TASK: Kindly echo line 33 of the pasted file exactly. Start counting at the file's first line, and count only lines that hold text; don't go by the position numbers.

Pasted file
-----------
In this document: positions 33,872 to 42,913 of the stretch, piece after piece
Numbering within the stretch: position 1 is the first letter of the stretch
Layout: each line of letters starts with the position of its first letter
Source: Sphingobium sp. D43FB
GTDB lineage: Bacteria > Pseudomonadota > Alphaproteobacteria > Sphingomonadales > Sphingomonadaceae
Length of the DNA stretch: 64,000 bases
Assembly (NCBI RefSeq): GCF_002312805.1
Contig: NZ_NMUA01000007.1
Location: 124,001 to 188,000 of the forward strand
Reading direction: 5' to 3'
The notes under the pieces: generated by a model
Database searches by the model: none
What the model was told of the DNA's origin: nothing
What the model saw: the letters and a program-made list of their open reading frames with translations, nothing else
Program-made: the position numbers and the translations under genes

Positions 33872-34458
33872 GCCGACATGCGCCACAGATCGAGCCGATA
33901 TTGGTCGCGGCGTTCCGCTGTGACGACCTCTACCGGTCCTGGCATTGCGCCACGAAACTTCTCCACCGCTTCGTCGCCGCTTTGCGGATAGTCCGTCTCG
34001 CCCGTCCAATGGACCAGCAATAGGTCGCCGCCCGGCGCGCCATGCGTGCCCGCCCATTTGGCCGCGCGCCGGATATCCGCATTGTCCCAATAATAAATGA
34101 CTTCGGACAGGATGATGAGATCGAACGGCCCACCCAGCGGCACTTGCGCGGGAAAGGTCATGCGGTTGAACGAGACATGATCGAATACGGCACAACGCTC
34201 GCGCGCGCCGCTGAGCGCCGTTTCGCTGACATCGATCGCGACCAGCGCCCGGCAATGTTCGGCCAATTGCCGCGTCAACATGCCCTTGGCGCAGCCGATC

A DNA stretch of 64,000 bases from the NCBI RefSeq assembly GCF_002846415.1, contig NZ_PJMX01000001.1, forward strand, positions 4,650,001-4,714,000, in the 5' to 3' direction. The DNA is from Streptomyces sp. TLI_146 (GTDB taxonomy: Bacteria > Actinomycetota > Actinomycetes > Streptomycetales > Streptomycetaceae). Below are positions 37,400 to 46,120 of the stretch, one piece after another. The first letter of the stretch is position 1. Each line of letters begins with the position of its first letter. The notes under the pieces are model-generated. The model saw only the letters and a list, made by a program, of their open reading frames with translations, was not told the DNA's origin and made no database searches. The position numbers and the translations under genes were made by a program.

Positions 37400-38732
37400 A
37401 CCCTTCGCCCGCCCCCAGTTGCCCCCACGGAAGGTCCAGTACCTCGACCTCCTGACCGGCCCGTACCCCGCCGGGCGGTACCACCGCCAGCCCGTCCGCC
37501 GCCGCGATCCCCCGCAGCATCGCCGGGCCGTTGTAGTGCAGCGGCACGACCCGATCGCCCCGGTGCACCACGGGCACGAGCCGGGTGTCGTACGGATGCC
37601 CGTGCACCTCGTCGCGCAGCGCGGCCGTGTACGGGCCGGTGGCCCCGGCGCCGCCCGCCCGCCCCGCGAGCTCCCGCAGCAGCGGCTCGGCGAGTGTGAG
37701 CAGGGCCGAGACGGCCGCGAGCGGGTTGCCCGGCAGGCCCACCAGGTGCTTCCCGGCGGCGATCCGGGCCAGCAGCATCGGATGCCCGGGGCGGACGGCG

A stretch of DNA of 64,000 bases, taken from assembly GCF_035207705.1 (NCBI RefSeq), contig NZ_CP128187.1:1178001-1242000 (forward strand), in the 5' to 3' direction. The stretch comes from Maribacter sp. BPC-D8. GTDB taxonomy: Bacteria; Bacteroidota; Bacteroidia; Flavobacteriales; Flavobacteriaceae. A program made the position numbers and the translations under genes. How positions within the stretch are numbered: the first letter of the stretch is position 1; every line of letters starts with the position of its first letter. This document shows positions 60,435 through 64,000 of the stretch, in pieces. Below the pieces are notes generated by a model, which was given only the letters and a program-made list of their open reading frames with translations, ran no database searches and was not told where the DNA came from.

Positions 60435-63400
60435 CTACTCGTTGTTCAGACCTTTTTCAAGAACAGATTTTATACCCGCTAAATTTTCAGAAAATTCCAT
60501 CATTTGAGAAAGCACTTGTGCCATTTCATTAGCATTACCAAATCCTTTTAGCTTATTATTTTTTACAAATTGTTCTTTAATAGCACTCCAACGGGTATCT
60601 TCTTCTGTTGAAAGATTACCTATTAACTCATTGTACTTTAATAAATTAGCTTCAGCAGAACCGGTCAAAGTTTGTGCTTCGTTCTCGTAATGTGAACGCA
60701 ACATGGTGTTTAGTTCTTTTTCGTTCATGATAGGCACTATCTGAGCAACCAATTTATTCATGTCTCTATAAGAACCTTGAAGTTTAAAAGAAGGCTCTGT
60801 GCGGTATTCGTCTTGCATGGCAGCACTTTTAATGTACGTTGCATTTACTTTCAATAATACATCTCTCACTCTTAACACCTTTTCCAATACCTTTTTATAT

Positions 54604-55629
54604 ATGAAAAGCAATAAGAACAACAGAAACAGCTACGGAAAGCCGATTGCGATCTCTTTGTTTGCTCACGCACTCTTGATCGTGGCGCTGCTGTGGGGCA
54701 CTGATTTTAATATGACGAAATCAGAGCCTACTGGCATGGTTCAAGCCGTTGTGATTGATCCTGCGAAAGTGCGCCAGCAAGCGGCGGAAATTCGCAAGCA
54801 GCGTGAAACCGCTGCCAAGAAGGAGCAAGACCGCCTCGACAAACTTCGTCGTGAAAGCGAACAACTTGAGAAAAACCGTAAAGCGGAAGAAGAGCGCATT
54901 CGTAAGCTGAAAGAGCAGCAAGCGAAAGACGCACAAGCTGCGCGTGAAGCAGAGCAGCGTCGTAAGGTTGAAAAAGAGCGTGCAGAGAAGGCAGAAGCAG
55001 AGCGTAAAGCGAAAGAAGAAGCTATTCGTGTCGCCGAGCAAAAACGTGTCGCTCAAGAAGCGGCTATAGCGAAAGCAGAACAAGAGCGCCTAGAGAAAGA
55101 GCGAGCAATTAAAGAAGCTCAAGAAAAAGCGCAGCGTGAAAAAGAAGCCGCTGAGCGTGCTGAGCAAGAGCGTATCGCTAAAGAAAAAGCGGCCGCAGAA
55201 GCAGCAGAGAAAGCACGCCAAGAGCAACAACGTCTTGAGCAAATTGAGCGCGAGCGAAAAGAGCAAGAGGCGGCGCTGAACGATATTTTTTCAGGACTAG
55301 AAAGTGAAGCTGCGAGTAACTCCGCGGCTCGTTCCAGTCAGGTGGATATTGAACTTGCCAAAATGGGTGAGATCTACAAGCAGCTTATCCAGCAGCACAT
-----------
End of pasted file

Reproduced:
60601 TCTTCTGTTGAAAGATTACCTATTAACTCATTGTACTTTAATAAATTAGCTTCAGCAGAACCGGTCAAAGTTTGTGCTTCGTTCTCGTAATGTGAACGCA